By Estel Grace Masangkay
Johnson & Johnson and its company Janssen announced the acquisition of privately held clinical stage Alios BioPharma for an estimated $1.75 billion.
The acquisition gives J&J access to Alios’ potential therapies against viral infections, including influenza and rhinoviruses among others. One of Alios’ most promising investigational antiviral therapies is AL-8176, an oral antiviral drug currently undergoing Phase 2 studies for the treatment of infants with respiratory syncytial virus (RSV).
“We are excited that this acquisition will enable us to explore treatment options for a number of viral infections, including RSV, the last of the major pediatric diseases with no available preventive therapy,” said Dr. William N. Hait, Global Head of R&D at Janssen Pharmaceutical Companies of Johnson & Johnson. He adds that AL-8176 will be a good fit for the company’s current lineup of early stage drugs targeting RSV.
While the price J&J paid for Alios is seen as steep by some, the Wall Street Journal reports, one Sanford C. Bernstein analyst, Derrick Sung, says that this could be a huge opportunity for the company, given the need for treatments for RSV. Indeed, much of the chatter amongst analysts, the WSJ says, circles around the potential of Alios’ drug portfolio, and in particular the potential of AL-8176 to help patients conquer RSV, which, according to Hait, is the most common cause of acute lower respiratory infection in pediatric patients younger than five years old.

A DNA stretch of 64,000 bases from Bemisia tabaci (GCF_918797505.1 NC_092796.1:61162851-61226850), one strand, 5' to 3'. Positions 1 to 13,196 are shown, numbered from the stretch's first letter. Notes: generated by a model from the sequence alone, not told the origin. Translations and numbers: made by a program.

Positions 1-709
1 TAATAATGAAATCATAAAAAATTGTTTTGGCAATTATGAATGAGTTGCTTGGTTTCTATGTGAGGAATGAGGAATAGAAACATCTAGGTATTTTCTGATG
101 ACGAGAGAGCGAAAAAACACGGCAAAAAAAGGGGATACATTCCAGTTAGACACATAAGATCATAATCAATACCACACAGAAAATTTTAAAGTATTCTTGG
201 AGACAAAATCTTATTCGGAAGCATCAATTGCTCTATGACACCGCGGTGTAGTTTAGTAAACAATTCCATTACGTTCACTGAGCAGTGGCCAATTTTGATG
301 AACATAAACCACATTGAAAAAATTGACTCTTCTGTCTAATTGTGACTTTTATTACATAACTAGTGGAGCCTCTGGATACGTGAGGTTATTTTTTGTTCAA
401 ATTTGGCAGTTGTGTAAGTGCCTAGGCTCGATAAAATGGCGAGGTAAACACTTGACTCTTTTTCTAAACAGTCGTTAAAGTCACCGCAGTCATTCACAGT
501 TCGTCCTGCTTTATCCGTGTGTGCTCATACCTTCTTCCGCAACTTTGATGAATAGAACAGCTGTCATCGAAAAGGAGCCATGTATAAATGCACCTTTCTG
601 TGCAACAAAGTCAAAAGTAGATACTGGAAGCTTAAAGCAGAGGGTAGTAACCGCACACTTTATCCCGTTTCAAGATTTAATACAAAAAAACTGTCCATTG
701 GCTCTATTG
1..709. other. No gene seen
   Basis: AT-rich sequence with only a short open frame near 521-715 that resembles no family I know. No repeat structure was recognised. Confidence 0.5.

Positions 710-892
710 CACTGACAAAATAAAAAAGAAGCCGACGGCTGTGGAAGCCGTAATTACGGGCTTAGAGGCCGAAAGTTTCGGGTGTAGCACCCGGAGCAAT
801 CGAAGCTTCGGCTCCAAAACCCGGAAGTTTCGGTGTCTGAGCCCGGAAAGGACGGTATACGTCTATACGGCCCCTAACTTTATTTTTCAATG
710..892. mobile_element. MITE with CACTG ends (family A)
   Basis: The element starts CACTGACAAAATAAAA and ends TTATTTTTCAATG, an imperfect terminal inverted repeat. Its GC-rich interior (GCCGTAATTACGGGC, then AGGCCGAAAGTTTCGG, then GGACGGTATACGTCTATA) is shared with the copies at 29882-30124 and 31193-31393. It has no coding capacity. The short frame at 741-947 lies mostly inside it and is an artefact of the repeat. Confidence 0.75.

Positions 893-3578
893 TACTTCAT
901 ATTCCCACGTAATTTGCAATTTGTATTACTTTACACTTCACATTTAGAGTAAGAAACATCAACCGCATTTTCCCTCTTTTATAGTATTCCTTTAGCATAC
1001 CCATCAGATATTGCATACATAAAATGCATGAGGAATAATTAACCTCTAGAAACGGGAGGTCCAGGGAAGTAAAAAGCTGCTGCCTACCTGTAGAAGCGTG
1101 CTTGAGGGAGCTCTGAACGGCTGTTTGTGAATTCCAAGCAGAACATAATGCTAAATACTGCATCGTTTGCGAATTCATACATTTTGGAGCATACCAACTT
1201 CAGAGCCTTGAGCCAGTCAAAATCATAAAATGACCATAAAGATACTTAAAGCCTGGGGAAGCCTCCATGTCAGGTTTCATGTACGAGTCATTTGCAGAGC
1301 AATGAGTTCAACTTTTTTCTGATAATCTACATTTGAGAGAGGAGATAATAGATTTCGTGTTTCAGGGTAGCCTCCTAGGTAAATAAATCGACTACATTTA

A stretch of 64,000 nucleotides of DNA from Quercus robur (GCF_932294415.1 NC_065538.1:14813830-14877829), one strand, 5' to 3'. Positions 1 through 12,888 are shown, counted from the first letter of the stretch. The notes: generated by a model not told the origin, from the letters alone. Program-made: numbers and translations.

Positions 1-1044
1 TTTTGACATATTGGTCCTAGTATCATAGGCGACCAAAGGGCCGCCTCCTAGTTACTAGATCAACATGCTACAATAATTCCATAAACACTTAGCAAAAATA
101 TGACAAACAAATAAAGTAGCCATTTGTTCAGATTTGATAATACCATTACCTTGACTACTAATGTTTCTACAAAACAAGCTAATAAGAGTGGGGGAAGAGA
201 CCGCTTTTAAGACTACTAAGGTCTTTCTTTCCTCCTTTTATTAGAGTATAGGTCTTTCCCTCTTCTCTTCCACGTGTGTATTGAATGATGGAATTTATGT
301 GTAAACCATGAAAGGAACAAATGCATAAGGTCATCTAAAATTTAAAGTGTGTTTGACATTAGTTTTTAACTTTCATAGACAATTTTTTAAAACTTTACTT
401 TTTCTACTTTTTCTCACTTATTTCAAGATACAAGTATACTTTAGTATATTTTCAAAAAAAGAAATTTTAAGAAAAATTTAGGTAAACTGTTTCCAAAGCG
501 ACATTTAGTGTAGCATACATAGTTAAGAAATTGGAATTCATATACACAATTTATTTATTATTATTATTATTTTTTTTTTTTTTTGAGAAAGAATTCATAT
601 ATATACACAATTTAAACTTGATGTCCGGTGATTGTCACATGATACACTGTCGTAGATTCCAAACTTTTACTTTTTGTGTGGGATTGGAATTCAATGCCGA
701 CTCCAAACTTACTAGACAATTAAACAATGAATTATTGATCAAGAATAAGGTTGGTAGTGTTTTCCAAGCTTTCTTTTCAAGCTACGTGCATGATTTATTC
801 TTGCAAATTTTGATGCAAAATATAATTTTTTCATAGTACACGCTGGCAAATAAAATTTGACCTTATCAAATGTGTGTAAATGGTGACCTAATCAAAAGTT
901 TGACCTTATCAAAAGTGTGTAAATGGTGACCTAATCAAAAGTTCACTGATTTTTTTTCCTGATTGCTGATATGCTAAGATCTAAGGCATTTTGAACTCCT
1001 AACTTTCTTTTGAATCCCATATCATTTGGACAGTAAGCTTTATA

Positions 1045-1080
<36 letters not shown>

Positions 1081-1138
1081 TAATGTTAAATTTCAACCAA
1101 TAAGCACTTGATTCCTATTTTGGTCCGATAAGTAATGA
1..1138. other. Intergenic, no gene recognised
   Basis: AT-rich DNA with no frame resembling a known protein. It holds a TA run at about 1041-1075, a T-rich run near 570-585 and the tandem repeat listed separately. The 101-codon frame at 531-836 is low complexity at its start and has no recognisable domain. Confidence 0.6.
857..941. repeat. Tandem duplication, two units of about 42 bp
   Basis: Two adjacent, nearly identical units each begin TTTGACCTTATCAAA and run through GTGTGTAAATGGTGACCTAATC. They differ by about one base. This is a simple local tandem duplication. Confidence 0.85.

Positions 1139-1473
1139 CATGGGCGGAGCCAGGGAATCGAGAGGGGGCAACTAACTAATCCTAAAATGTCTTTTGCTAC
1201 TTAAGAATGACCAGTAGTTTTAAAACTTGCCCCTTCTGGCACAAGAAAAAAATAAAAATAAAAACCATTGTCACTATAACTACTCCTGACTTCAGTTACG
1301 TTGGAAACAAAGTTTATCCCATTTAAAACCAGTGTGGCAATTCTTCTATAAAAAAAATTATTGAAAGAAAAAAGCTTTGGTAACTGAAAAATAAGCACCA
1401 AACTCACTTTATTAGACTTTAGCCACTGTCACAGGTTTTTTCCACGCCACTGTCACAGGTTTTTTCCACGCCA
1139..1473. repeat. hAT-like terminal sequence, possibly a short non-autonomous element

“Alios BioPharma's pipeline is closely aligned with our vision to continue to address important unmet medical needs through scientific innovation. This acquisition will allow us to… deliver novel medicines and treatment options for patients worldwide,” adds Johan Van Hoof, Global Head of Infectious Diseases and Vaccines at Janssen. The WSJ also reports that, along with AL-8176, J&J will gain two early-stage hepatitis C treatments that could help the company take a stand in the competitive HCV market. The company currently markets Olysio for those with HCV.
The acquisition will also position J&J in the front lines of viral disease treatments alongside rivals Gilead Sciences and AstraZeneca, according to Investor’s Business Daily. AstraZeneca markets the $1 billion-a-year Synagis, which prevents RSV infections in high-risk infants, while the maker of blockbuster drug Sovaldi is conducting Phase 2 trials for its investigational RSV drug GS-5806.
J&J said that its acquisition of Alios is expected to be completed in the last quarter of 2014.